And now it's time for today's Twitter Break, free agency style:
Cowboys reaching out to lots of players but only at their $$. Weren't going to go to $5m a year in Paea— Todd Archer (@toddarcher) March 11, 2015
@smartfootball Every good team has at least 1 big acquisition via free agency. Just don't see many adding multiple core plyrs & working out.— NFL Philosophy (@NFLosophy) March 11, 2015
So DeMarco Murray called the Eagles. Isn't that about on the level of Cromartie saying he was missing piece for Dallas? Interest 1 way?— Tom Ryle (@TomRyleBTB) March 11, 2015
As Toddzilla points out, the Cowboys will face the AFC East next season, a division that has seen all four of its teams make big free agent acquisitions. Dallas went 4-0 against the AFC in 2015; that will be a hard feat to repeat.
At last! A free agent visit. Even if it's only a former Lions fullback who averaged a mere 15.4 offensive plays per game, we'll take it. Ger 'er done, Jerruh!
And the DeMarco Murray saga continues...
On Tuesday night, at the American Airlines Center, where both were in attendance at a Mavericks game, Jason Garrett met with DeMarco Murray in what Fish writes was a "significant" session.
Moore writes that DeMarco needs "leverage" to move the Cowboys off of their $5 million a year offer. He appeared to have that Tuesday evening with reports that Oakland, Jacksonville, Tampa Bay and Philadelphia all expressed varying degrees of interest, with all of those teams capable of giving him the big money his agent has been pursuing.
Moore updates his previous story after the Raiders signed Roy Helu and the Eagles scheduled a visit with Ryan Mathews on the expectation he’ll sign, developments that saw the leverage advantage Murray enjoyed earlier in the day evaporate.
The Goose reminds us that the Cowboys are smart to sit on their hands when dealing with Murray:
Understand that every free agent who signs a contract this week is going to be overpaid. And that’s the concern the Cowboys have in their dealings with their Pro Bowl runner. Someone is liable to throw crazy money at Murray. That’s the free-agent culture. If you want a player bad enough, you convince yourself to overspend for him...
Unless I’m buying a quarterback or pass rusher, I’m not spending that kind of money in March. But this is a league that does not learn its lessons well.
And the story takes a bizarre, bitter turn...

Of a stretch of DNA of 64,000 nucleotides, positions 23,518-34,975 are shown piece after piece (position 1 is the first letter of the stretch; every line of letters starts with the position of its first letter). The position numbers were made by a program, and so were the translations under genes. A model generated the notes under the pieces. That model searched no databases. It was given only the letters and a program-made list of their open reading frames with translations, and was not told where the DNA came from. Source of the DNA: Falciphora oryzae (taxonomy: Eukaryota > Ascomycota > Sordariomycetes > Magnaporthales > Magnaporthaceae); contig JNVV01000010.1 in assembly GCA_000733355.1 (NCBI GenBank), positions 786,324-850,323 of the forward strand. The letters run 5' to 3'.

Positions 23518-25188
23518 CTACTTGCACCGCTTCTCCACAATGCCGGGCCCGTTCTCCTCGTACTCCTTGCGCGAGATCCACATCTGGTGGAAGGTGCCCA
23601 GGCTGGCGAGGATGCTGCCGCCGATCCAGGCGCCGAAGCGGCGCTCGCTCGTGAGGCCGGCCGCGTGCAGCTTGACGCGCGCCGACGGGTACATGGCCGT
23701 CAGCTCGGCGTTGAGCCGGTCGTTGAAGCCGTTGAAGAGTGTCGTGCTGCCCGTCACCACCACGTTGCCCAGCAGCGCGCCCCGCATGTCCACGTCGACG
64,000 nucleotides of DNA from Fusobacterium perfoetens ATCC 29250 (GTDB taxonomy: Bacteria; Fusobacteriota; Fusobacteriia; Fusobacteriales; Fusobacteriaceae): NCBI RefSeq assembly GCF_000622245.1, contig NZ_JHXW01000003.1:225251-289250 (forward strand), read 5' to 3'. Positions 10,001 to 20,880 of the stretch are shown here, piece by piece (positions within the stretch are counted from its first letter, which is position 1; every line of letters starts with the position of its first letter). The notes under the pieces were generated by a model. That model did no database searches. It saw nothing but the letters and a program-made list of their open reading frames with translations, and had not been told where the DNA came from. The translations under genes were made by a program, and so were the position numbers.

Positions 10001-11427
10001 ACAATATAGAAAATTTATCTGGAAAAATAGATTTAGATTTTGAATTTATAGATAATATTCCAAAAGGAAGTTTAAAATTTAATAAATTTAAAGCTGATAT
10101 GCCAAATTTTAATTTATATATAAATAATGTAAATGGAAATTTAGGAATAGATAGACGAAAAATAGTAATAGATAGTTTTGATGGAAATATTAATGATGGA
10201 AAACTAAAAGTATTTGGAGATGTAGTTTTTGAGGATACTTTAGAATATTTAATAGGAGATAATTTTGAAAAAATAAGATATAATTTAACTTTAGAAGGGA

According to Mort, Murray personally reached out to Eagles coach Chip Kelly on Wednesday morning, expressing his desire to play in Kelly's spread offense and with former Oklahoma roommate and quarterback Sam Bradford.
Of course, that was before the Eagles sealed the deal with Matthews...
To add insult to injury, Murray's old college roommate was working the phones, trying to get him to join him in Philadelphia:
When asked if he is trying to recruit Murray, Sam Bradford said Wednesday, "Absolutely. I've been trying my hardest. I called him. I've texted him. I've done everything. We've been in communication and I think if we could somehow land DeMarco it would be a great pickup.
"Not only is he a great player, but he's a great person. He's a really great friend of mine, too. I really think that he could help this ball club."
And then this:
Cowboys officials have been told that RB DeMarco Murray will fly to Philadelphia Thursday to meet with the Eagles.— David Moore (@DavidMooreDMN) March 12, 2015
In need of solace? A little taste of the environment Murray is traveling to, a city reeking of distrust in a team that appears to be in disarray:
"This is really, truly a day for the fans of the Philadelphia Eagles to speak and speak loudly and speak strongly. Because what we witnessed yesterday was catastrophic, in my opinion. It was one of the worst trades I have ever heard in my life. There is no other shoe to drop. The only other shoe to drop is a big heavy boot and it’s gonna land right on our heads. That’s what happening with Chip Kelly, a complete and utter incompetent general manager who has completely destroyed the roster of his football [team]."